[OLSR-users] [WLANware] Selling the idea of OLSR

Eric Huiban (spam-protected)
Sun Jul 9 13:33:58 CEST 2006

Dan Flett a écrit :

>Hi guys,
>I am giving a presentation to my wireless group, Melbourne Wireless, this
>Friday on OLSR.  We currently use OSPF and a traditional routed network
>where each node has multiple radios, each with a separate /28 subnet.  Most
>of our links are point-to-point or point-to-multipoint (client-to-AP).  A
>lot of people are very sceptical of the idea of using a /16 netmask on an
>interface and of using Omni-to-Omni links.
>Here are some of the criticisms I'll need to address:
>* Mesh networks are not scalable - they cause too much CPU load on small
This is the major remark i've heard from people who sticks to classic 
networking "mind" where they
tend to  have a global image of the network at once. OLSR induce not too 
much CPU load on small
device due to the distributed  calculation of routing. None of the 
routers has to compute the whole routing
and nobody cares about it : only one and two hop routing is computed on 
each node and this is not
too much complicated even for a very light device.

It only becames complicated for people (big-brothers, bofh, etc) who 
want to master every second
of the network life... but for cpus doing their olsr duty, it always 
remains quite simple due to their
limited aerial field of vue. :-)

I noticed one case where the nodes will becomes very busy : the mobile 
network with some OLSR
routers bolted on cars, scooters, etc. Pedestrian routers are less prone 
to induce routes computing overload.
But tuning the beaconing parameters can limit the intrusion of 
"high-speed routers" and can give
more stability to the whole static and "low-speed" network part.

I'm currently woring on a small network in south of France which is at 
its very beginning with OLSR.
But what i saw in town in Germany and Netherland is very promising when 
dealing about scalability
in term of number of nodes.

>* Omni antennas pick up too much RF noise for usable links
This only is the sympthom of very badly choosen antenna !

In low density aera you may need two antennas, one dedicated to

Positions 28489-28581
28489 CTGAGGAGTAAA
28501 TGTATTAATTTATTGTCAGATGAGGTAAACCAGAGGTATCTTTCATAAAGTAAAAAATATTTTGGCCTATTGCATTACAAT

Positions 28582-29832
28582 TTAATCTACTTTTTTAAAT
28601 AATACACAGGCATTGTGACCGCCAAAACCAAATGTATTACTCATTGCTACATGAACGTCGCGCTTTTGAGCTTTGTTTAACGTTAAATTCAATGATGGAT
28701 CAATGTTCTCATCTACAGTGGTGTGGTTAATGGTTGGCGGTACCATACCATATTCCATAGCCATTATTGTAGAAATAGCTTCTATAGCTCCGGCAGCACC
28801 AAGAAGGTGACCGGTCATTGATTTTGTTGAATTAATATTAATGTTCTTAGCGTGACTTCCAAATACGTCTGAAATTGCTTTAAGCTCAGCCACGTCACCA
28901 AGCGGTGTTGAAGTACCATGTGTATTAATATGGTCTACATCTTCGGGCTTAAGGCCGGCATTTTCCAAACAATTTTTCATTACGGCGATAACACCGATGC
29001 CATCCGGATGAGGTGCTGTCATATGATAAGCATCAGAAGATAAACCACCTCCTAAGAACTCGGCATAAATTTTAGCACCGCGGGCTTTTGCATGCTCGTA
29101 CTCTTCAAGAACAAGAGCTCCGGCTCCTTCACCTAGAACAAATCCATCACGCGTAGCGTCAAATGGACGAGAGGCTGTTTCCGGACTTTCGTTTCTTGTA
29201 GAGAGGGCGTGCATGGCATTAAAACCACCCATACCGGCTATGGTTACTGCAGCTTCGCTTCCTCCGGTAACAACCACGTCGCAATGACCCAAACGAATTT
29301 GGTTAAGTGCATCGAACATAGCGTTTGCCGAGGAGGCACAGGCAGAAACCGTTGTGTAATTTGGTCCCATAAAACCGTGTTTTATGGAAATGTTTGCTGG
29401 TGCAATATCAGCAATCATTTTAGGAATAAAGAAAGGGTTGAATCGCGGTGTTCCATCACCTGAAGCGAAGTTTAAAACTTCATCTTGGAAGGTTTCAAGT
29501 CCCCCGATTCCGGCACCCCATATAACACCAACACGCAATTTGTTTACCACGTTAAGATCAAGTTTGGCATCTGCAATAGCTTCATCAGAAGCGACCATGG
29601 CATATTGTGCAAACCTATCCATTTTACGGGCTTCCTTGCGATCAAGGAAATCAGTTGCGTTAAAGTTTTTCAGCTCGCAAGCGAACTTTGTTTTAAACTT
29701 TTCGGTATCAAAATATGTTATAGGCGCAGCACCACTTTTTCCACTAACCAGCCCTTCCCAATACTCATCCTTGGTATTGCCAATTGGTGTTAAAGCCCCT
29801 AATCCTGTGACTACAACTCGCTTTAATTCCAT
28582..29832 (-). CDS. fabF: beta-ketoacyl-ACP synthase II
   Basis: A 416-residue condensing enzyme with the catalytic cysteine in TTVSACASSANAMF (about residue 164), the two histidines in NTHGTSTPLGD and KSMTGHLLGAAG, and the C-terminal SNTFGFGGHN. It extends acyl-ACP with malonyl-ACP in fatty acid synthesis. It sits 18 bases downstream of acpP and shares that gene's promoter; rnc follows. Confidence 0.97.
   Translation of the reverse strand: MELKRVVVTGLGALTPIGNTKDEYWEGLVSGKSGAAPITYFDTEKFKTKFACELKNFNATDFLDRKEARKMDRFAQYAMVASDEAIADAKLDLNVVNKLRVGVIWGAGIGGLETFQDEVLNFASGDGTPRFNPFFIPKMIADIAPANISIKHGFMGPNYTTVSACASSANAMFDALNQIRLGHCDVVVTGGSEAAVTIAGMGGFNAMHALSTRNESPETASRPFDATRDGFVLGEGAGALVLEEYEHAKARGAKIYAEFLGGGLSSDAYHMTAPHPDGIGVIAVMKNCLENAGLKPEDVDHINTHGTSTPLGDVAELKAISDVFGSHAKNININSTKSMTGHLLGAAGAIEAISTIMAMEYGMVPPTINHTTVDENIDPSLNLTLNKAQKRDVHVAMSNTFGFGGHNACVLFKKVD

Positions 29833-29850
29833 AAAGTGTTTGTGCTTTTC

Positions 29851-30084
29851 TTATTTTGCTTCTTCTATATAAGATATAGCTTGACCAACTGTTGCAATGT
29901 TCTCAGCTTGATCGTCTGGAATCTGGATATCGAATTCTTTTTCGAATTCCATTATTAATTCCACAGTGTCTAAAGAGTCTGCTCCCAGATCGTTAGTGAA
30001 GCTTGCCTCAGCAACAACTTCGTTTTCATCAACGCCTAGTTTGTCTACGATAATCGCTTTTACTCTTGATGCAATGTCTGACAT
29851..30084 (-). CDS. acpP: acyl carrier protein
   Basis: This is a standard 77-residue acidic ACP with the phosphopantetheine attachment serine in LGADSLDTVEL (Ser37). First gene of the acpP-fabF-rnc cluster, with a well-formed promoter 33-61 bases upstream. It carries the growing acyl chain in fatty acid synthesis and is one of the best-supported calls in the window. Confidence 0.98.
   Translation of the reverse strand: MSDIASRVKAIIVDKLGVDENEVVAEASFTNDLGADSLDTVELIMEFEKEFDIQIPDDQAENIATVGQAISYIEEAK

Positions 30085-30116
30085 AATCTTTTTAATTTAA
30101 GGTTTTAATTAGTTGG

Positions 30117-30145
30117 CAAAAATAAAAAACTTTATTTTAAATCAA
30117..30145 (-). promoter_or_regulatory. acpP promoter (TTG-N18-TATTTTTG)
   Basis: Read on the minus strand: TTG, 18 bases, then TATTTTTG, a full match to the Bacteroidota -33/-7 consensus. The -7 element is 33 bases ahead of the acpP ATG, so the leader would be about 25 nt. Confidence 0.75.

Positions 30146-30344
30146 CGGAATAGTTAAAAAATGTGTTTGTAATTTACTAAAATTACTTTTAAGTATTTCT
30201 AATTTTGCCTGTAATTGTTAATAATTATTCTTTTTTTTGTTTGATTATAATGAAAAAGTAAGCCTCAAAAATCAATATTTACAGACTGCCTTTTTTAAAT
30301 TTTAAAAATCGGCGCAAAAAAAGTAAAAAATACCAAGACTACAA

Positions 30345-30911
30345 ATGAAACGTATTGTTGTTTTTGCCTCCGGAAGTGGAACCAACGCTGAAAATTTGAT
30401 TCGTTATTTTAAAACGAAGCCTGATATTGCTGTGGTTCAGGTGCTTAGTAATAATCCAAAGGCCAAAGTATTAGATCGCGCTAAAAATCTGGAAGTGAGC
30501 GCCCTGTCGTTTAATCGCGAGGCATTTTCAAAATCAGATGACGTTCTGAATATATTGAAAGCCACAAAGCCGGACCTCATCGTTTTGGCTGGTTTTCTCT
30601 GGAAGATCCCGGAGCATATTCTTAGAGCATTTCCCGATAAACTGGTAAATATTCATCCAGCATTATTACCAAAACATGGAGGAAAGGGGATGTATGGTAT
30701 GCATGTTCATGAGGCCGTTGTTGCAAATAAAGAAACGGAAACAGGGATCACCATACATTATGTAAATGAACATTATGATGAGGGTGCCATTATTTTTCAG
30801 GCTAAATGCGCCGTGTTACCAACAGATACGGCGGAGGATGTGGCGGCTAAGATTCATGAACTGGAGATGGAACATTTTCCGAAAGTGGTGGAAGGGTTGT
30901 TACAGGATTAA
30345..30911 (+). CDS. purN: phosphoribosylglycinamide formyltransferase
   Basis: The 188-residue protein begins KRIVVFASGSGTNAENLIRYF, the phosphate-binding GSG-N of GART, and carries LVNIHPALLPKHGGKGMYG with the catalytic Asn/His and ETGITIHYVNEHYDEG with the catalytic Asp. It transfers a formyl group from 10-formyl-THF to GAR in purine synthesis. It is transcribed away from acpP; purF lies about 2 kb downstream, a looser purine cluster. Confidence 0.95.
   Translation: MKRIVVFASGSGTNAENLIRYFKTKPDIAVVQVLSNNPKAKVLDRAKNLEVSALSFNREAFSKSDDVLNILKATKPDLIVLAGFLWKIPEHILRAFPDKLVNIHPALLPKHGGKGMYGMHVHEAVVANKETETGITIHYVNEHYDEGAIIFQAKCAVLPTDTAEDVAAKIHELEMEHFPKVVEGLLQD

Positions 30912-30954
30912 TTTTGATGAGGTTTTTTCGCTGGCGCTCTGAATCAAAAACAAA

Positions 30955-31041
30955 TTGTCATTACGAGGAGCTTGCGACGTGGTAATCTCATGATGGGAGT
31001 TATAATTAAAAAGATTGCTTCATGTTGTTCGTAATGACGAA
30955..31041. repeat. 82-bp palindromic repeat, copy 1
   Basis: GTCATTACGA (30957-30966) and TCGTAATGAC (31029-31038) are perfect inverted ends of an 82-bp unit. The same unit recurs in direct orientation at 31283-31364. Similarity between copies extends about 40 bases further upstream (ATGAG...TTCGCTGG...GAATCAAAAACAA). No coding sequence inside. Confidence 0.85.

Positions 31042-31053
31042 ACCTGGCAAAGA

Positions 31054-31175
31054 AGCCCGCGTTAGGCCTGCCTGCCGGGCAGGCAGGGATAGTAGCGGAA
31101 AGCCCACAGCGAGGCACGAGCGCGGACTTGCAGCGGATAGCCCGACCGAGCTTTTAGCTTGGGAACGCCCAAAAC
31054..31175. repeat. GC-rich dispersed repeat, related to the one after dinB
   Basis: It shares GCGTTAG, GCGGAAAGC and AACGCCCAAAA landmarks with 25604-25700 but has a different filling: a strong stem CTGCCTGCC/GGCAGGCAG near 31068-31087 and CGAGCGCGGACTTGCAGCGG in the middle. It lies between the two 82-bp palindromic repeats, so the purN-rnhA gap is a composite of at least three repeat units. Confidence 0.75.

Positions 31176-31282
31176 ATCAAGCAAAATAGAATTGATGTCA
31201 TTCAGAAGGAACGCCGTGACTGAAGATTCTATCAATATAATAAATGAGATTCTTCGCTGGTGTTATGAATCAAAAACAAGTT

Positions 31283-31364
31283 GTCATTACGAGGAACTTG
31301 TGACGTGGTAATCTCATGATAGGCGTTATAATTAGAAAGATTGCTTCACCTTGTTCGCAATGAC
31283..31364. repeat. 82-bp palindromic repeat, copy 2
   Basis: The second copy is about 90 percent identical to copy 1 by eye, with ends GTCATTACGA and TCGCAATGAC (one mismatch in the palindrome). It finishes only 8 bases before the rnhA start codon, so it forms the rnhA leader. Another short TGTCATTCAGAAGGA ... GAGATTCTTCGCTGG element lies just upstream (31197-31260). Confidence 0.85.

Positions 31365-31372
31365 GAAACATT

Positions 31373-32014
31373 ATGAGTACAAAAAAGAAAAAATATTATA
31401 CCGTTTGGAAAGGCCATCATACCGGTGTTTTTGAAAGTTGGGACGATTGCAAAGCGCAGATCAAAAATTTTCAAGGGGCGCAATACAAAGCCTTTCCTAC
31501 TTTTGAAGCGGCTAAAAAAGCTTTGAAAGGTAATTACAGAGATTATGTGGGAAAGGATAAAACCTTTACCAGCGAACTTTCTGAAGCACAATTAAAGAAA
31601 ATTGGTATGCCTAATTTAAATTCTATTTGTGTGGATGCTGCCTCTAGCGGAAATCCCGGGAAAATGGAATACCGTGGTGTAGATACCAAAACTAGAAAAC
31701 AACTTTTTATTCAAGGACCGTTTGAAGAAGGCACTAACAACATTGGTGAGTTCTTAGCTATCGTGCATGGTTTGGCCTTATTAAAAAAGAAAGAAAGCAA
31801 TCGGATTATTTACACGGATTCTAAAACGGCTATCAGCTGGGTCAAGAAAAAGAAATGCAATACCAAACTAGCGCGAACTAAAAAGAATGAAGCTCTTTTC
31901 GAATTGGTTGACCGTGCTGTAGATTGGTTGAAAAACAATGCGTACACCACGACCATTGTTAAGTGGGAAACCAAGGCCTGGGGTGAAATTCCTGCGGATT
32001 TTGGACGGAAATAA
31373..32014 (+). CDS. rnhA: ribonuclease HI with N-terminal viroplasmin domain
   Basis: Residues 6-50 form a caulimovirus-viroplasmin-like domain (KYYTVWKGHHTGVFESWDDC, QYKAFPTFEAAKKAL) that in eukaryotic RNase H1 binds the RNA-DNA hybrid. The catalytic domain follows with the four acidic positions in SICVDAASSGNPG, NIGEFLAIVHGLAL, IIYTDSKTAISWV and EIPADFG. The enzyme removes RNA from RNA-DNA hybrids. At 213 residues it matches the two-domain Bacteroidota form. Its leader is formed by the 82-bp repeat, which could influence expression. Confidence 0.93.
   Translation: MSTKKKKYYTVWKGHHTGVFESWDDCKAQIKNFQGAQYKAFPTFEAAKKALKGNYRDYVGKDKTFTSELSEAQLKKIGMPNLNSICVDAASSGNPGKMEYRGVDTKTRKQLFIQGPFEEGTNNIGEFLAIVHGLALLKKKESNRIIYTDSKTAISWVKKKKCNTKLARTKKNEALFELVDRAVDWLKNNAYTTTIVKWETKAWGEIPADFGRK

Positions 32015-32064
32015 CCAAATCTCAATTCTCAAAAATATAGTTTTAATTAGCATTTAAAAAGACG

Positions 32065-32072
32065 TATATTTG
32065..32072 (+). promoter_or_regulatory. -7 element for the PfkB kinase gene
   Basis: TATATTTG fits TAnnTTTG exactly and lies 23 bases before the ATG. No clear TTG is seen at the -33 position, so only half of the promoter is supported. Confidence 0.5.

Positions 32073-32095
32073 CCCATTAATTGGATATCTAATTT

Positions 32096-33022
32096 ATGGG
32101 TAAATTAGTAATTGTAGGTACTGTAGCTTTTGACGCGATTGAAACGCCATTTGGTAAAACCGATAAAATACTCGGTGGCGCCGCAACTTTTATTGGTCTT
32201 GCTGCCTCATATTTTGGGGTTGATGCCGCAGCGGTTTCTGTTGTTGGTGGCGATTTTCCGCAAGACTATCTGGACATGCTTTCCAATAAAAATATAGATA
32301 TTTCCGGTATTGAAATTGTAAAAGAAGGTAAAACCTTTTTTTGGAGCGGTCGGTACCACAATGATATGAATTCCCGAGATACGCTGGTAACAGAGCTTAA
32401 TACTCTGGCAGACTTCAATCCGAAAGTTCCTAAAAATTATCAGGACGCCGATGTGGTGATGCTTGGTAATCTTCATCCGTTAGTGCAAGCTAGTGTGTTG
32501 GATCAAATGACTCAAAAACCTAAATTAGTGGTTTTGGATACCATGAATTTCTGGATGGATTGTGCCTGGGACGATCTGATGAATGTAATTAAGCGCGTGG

long-jump, often a directionnal one,
and one dedicated to your own local area coverage, often an omni.

About antennas, there is only one truth : feel free to express your 
adaptability and your creativity !

For multiple antennas installation, (even if everything is currently 
only on my bench) i tend to promote
the use of active antennas with ethernet connection directly to the 
router. It's not exactly cheap but it 
don't need any software modification to ethernet/wifi bridges and 
efforts have a best employment when
applied to the router part.

And when node density increases (but there is no none case today), in a 
very crowded aera, you
may have to forget high gain antenna and switch back to the router 
original antenna in order to
reduce your filed of view and ensure a better stability. In overcrowded 
place you may also have
to reduce the TX power...

>* Omni-to-Omni links have limited range and the population density in
>Melbourne is not sufficient for a critical mass to form a useful mesh
You're not obliged to use omnidirectionnal lins every where. 
Directionnal antennas and
"sectorial" antennas (directionnal but with a greated apareture) give a 
great help when trying
to perform long-jumps with one or several colocated targets. This kind 
of antenna also allows
you "tune" your OLSR behavior without inducing any additionnal filtering 
calculation, simply
by fiddling with physical world. In a few words : just use the antenna 
that you need on your
very own location, mesh is not tied to omni use !

>* A network where everyone is using a /16 netmask will be like a giant LAN
>and everyone will be swamped with everyone else's broadcast traffic
Like previously expressed people with this remark in mind forget that 
they are not using a wire !
the whole network will not be seen by all nodes. Only one and two hop 
nodes will be seen by an
other node. And only one hop broadcast will be percieved. A whole OLSR 
network can be seen
as  an "cluster" (?) of small OLSR network each one based around each 
participating node.

People learning to be "master of world" are here phased out... OLSR has 
a kind of equity when
dealing with network management. The simplicity and the "no needed 
configuration" allows
people without technical background to participate to the network and to 
drop node everywhere
they want.

There is an other forgoten aspect when dealing with ad-hoc network. The 
transceiver is physicaly
limited to its field of view and cannot go behind it. On a wired network 
you can flood the entire
network but not with hertzian network. your broadcast is limited to your 
neighbour and you will
became a real beloved guy by your neighbourhood  (and only by them) if 
you use broadcasting
application on an hertzian network...

>* Using OLSR on every node is like trying to create a city-wide network with
The main difference is that networt structure will need no tuning of 
OLSR nodes once configured for
one network. It can be dropped everywhere in town by anybody without 
further tuning.

WDS is only an emulation of a wire and has the same installation 
constraints on each end. This is again
a feature for infrastructure minded guys who can't get rid (?) of it by 
obligation while working for acces
provider having a classical infrastructure, or by inadaptation problem 
when speaking about mesh networks.

>I think I have answers for most of these questions, but I'd like to get some
>ideas from the wider OLSR community.  I'm sure many of you have faced
>similar criticisms, and may have some experience behind you to refute these
>claims.  If so, I'd love to hear from you!
Good luck!

Eric Huiban.

More information about the Olsr-users mailing list